An unstoppable force versus an immovable object?
This article is written by Questionmark Founder, John Kleeman, in collaboration with Jamie Armstrong, Learnosity and Questionmark in-house counsel and privacy lead.
What happens when privacy and security clash in testing? Usually, they go hand in hand, but not always, and it’s this grey area that can cause headaches for many organizations.
The critical question is: how do you ensure test security without breaking privacy rules?
Recently, Jamie Armstrong, Learnosity and Questionmark general counsel, and I gave a short session at the Conference on Test Security on this subject. We considered a few scenarios where privacy and security conflict and gave some suggestions on how to resolve them.
In this blog, I will share three of these scenarios and what our suggested resolution was. We focused particularly on the GDPR and CCPA/CPRA aspects of security and privacy in relation to adult test takers. While this article contains useful opinions and suggestions, it should not be treated as advice of a legal or other nature.*
3 privacy and security scenarios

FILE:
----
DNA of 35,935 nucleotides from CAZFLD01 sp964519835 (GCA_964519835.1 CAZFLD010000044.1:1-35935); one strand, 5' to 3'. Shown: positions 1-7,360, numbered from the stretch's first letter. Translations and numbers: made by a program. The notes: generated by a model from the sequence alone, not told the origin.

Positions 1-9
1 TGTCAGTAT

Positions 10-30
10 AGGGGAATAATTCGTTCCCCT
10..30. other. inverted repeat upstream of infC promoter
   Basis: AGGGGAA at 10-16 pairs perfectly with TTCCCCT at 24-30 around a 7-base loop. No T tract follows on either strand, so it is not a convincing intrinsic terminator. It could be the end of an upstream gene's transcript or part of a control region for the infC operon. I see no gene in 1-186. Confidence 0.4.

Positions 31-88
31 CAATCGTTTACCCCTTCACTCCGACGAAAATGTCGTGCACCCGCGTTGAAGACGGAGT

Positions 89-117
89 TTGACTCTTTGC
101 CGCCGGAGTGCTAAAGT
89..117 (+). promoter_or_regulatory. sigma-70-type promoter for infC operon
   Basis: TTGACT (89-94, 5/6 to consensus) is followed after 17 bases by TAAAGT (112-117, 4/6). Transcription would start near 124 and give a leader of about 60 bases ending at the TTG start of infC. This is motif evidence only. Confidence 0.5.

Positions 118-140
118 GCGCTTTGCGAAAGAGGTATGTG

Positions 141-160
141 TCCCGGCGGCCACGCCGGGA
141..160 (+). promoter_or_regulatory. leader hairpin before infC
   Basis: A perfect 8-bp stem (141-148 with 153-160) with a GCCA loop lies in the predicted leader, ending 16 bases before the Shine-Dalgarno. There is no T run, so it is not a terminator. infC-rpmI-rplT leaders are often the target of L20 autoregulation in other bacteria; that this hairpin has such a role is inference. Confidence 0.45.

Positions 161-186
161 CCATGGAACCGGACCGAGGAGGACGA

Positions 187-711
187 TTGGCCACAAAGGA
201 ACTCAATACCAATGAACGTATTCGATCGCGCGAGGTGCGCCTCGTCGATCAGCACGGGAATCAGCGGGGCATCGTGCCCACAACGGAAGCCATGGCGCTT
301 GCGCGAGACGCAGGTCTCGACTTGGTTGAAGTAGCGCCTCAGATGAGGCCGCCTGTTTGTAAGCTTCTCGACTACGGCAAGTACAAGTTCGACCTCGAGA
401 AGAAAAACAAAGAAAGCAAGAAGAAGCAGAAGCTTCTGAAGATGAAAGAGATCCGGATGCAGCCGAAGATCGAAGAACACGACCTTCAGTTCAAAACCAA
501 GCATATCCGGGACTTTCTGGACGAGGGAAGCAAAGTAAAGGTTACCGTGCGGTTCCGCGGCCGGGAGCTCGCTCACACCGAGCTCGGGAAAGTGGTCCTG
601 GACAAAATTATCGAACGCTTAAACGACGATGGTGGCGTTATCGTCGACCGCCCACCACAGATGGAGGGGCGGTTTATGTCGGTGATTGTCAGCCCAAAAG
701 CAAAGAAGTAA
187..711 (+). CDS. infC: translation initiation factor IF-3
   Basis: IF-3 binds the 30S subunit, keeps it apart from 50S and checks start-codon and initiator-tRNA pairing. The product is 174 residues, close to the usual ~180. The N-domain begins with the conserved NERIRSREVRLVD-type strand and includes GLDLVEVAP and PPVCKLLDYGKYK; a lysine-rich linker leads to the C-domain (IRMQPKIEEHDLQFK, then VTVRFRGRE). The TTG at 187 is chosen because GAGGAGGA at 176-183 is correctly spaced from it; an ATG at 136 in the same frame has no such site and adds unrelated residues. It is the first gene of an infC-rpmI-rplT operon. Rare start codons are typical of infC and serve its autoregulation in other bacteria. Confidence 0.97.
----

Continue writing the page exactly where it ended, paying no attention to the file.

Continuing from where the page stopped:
If you catch someone cheating at a test, and as a result, they demand you delete all their personal information under privacy legislation, do you have to delete it?
There is a risk that you might find a test taker cheating, but they demand that you delete all their personal information. If you do delete it, you cannot take action about the cheating, nor even perhaps record who they are to prevent future cheating. Is this a real issue?
It is true that privacy principles and laws like GDPR do allow people to request that you delete personal information, but the good news is that privacy laws also seek to protect against fraud. Test takers have a right to make a request for their data to be deleted, but you can, if appropriate, refuse that request.
Laws vary. In California which sets the tone for most US laws, the CCPA/CPRA has a specific exception to deletion where you need to keep data to detect security incidents or protect against fraud. In Europe, under GDPR rules, it depends on the legal basis under which you are processing test taker data.